"Selections from Oberhausen" is a three-part program of films from the International Short Film Festival Oberhausen. On January 3 at 2:00pm is Program I including Time and the Wave (William Raban); Orizzonti Orizzonti (Anna Marziano); Sea of Vapors (Sylvia Schedelbauer); Utskor: Either/Or (Laida Lertxundi); Resistfilm (Pablo Marin); and The Dark, Krystle (Michael Robinson). On January 3 at 3:30pm is Program II including Two Museums (Heinz Emigholz); Broken Tongue (Monica Saviron); Just Like Us (Jesse McLean); Seven Times a Day We Bemoan Our Lot and at Night We Get Up to Avoid Our Dreams (Susann Maria Hempel); Construction of the Day (Wojciech Bakowski); and Listening to the Space in My Room (Robert Beavers). On January 10 at 3:00pm is "New Artists' Film and Video" including River Plate (Josef Dabernig); xx-xx-xx-gewobenes papier (Michel Klöfkorn); L’Amour sauvage (Lior Shamriz); La Estancia (Federico Adorno); and False Twins (Sandro Aguilar). All three programs are shown in the West Building.

    Special events in January include Afternoon of a Faun: Tanaquil Le Clercq (Nancy Buirski, 2014), about a prima ballerina on January 4 and January 11 at 4:00pm in the West Building; a restoration of Robert Flaherty's Samoan film Moana (1926) with sound on January 14 at 7:00pm at the National Archives; and "Peter Hutton: Landscape and Time" on January 25 at 4:00pm with the filmmaker in person with four new works, shown in the West Building.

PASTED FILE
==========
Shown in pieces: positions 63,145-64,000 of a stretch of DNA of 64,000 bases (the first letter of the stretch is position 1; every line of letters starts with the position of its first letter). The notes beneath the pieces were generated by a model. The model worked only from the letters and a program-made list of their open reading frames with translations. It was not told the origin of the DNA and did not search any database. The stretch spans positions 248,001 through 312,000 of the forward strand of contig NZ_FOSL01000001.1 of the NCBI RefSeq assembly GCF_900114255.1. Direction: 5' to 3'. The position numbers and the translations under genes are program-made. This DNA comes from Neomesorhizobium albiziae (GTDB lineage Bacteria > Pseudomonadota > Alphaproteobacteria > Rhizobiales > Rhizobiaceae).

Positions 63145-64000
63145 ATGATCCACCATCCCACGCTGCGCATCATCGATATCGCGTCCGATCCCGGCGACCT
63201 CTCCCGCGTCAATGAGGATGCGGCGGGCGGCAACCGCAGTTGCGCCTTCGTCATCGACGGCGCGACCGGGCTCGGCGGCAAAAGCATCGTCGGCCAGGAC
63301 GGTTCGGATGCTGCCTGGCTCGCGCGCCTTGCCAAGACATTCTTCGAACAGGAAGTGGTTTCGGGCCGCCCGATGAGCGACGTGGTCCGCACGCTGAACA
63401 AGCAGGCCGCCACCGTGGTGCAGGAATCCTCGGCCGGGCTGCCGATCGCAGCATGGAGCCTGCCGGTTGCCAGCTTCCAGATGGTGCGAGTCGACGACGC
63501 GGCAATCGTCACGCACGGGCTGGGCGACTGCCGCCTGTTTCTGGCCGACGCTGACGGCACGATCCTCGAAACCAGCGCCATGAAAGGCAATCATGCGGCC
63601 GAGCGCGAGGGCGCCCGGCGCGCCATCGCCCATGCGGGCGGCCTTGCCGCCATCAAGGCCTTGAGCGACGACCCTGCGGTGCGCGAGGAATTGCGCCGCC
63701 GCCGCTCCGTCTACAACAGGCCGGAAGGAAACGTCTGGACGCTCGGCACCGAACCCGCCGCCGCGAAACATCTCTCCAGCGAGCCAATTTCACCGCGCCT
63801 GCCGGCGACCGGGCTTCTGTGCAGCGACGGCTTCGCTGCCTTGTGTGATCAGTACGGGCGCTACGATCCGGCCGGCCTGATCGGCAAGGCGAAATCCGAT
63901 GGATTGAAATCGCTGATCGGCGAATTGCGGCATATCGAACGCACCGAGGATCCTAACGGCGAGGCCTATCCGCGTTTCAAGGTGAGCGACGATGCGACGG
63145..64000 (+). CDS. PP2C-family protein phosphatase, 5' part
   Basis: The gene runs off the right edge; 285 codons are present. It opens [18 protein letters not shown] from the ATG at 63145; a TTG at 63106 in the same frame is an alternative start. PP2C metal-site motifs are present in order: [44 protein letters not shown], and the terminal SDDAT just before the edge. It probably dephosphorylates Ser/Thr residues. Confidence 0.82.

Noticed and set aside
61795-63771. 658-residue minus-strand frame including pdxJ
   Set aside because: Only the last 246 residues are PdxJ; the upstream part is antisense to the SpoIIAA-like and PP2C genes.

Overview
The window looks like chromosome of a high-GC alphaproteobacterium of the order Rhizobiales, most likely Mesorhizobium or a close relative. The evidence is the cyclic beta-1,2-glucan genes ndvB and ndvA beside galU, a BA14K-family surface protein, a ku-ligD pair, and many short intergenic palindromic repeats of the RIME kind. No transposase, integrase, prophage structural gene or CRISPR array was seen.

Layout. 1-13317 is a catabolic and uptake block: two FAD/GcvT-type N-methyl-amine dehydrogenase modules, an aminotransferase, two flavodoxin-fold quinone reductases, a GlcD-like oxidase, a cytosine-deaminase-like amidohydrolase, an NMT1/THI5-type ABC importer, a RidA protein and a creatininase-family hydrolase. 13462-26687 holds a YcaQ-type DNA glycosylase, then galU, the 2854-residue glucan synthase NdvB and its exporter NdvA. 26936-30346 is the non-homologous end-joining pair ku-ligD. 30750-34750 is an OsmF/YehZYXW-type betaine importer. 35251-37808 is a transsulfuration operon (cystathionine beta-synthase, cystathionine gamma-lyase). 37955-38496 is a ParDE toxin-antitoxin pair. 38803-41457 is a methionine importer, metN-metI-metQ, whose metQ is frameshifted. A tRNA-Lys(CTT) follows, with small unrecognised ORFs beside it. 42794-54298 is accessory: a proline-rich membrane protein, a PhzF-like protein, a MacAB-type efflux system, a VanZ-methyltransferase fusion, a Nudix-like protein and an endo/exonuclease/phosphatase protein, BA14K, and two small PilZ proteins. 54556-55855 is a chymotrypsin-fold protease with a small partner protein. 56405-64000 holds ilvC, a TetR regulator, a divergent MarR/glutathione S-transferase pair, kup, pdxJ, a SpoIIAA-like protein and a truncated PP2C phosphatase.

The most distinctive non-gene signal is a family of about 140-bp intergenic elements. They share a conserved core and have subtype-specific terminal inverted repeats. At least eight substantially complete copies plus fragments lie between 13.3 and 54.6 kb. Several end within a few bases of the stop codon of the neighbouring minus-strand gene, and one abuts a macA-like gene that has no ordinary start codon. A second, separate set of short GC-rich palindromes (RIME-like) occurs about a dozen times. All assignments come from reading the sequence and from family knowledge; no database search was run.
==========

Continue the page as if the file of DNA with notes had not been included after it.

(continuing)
"Discovering Georgian Cinema" (January 12-March 26) surveys a century of filmmaking from Georgia with films shown at the Goethe Institute, the American Film Institute, the Embassy of France and the Freer Gallery of Art. Films are 35mm from international archives. On January 12 at 6:30pm Peter Rollberg introduces Blue Mountains (Eldar Shengelaia, 1984); on January 13 at 6:30pm is The White Caravan (Eldar Shengelaia and Tamaz Meliava, 1963); on January 15 at 6:30pm is An Unusual Exhibition (Eldar Shengelaia, 1968); on January 26 at 6:30pm is Bakhmaro (Salome? Jashi, 2011) shown with Felicità (Salomé Alexi, 2009); on January 27 at 6:30pm is In Bloom (Nana Ekvtimishvili and Simon Gross, 2013) shown with the short film Waiting for Mum (Nana Ekvtimishvili, 2011); and on January 29 at 6:30pm is The Machine Which Makes Everything Disappear (Tinatin Gurchiani, 2012). All are shown at the Goethe Institute. More in February and March.

    "Cruzamentos: Contemporary Brazilian Documentary" begins in January and continues in February. On January 23 at 7:00pm Christopher Stults introduces Iracema (Jorge Bodanzky and Orlando Senna, 1974); on January 25 at 4:30pm is Housemaids (Gabriel Mascaro, 2013) shown with Santiago (João Moreira Salles, 1992-2007); and on January 30 at 7:00pm is Like Water Through Stone (Marilia Rocha, 2009). All are shown at American University. More in February.

    Smithsonian American Art Museum
    On January 20 at 6:00pm is the short film Aves: Magnificent Frigate Bird, Great Flamingo (Nancy Graves, 1973), an experimental nature film about these two species in flight. Introduced by Christina Hunter, director of the Nancy Graves Foundation and shown to complement the exhibition "The Singing and the Silence."

    Washington Jewish Community Center